Ngaio Richards is a wildlife biologist and detection dog handler who has had the privilege of fielding in such far-flung places as the Alaskan arctic, the outer islands of west Scotland and the jungles of Cameroon. She obtained a BSc (Hons) in Environmental Science and an MSc in Natural Resource Sciences, for examining the risks that pesticide exposure poses to Eastern Screech owls in apple orchards of southern Québec, Canada. Inspired by the ‘Asian Vulture Crisis’, in which exposure to the nonsteroidal anti-inflammatory drug (NSAID) diclofenac nearly brought three species of Gyps vultures to extinction, her PhD research sought to identify carcass parts – from highly decomposed animals – in which NSAIDs could be detected, to maximize the amount and breadth of information that could be collected after a mortality event.
Much of her work involves bridging the gap between those who specialize either in the repercussions of pesticides, or of veterinary agents, on wildlife as well as those who work in field and analytical settings. She has enjoyed a longstanding collaboration with a wildlife forensics network in Andalucía, Spain that has pioneered many innovative techniques – from training their field officers to impeccably process and gather evidence, to laboratory methods developed to squeeze out every possible bit of information to aid in the prosecution of crimes against wildlife and our environment.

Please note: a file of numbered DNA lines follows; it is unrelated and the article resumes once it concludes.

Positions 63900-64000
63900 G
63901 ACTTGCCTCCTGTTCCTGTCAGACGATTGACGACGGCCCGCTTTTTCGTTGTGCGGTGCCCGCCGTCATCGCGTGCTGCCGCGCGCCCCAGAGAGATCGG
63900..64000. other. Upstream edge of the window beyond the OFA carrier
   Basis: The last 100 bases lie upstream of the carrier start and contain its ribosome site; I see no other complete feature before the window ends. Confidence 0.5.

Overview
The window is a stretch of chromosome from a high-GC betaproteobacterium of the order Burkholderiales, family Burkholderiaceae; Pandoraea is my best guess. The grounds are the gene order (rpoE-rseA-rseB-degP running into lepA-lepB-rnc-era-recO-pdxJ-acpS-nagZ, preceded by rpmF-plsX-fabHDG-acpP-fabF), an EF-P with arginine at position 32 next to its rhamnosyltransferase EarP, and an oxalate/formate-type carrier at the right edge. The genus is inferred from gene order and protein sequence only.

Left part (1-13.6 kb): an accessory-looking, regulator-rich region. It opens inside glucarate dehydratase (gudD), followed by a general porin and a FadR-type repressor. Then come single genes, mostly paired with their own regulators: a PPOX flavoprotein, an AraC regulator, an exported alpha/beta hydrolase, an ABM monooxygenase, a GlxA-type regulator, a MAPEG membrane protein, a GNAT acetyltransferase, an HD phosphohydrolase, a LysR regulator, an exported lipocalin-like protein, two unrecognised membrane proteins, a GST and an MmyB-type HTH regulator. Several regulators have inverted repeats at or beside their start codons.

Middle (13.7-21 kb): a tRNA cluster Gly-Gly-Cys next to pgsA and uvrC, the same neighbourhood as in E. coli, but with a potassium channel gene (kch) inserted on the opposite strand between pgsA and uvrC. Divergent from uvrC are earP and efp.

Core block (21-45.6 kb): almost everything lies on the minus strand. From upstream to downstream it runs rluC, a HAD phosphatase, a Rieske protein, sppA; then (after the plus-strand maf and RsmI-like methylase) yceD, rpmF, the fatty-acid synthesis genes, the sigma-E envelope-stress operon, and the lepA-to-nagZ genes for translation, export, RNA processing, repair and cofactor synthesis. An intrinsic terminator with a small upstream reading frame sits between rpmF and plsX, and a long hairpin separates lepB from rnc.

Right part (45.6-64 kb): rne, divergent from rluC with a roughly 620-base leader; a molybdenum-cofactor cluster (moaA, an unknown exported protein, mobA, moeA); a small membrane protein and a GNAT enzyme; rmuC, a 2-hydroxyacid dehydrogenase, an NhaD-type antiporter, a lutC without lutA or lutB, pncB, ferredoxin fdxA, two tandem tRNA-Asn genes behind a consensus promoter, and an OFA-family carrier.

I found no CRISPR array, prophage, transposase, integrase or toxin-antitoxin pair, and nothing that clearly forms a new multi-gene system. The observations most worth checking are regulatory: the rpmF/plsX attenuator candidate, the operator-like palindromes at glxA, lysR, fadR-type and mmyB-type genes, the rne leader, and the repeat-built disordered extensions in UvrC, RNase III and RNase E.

Ngaio is also the Forensics & Field Specialist for Working Dogs for Conservation, a nonprofit in Montana that employs high-drive dogs – most adopted from shelters – to collect otherwise hard to gather information that is integral to conserving wildlife and their habitats. She is managed by a fastidious border collie named Orbee, who is also her primary working partner.